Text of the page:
As a leather crafter, I put a lot of time into my work until I’m proud of the final result. Leather polish lets me add a finishing detail that helps my projects stand out and look professional.
Leather polish is a finishing wax added to leather that provides a shine when buffed. It’s made from a solvent, oil, wax, and often color. The color in polish can restore faded goods; however, it’s also available in neutral. Leather polish can cost $6–25, depending on the ingredients.
Let’s discuss what leather polish is and how it can benefit you and your leather goods.
What is Leather Polish
Leather polish is a finishing product used to shine and protect a leather good. It is made from a combination of solvent, oil, wax, and a color pigment. Polish can restore faded leather goods while sealing them with a top wax that can be buffed to produce a glossy finish.
Types of Leather Polish
There are two main types of leather polish, colored and neutral. Colored leather polish can be used to cover marks left on leather or restore a faded area. Whereas a neutral polish can be used on any leather product. The benefit of a neutral polish is its versatility and ability to be used on lighter leathers without the fear of changing the color.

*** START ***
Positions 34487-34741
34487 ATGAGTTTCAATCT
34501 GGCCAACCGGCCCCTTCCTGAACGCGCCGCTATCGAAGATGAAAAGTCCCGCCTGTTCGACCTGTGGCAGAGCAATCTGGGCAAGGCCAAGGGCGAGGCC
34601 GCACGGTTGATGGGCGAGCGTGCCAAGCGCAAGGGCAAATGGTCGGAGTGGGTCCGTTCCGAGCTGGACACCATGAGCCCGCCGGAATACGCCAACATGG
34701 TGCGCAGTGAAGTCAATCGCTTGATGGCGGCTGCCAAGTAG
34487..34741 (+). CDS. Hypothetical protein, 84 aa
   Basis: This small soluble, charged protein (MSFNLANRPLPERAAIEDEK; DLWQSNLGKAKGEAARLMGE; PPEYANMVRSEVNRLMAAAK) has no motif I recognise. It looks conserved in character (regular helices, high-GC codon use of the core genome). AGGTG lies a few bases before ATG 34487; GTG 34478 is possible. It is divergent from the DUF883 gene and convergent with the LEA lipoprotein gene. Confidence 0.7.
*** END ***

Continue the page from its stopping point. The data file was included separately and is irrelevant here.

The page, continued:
Pigmented vs. Neutral Leather Polish
|Characteristics||Pigmented Leather Polish||Neutral Leather Polish|
|Ease of use||Simple||Simple|
|Usage||Single color||Any leather|
Characteristics of Leather Polish
Solvents used in leather polish are either naphtha or turpentine. This helps break down the ingredients for a more even application. Leather polish has materials such as pigment and wax that need thoroughly mixed to provide a clear surface to polish. Solvents will also remove any remaining wax on a product, creating a clean surface for its application.
Oil is a common item found in various leather care products. Its primary purpose is to rehydrate the leather while a product is being used. Common oils found in leather polish are lanolin oil, neatsfoot oil, coconut oil, mink oil, and various nut oils.
Each oil provides unique characteristics. Mink oil and lanolin are water resistant. Neatsfoot, coconut, and nut oils can deeply hydrate leather. Although leather polish contains these oils, it does not replace a traditional conditioner used for maintenance.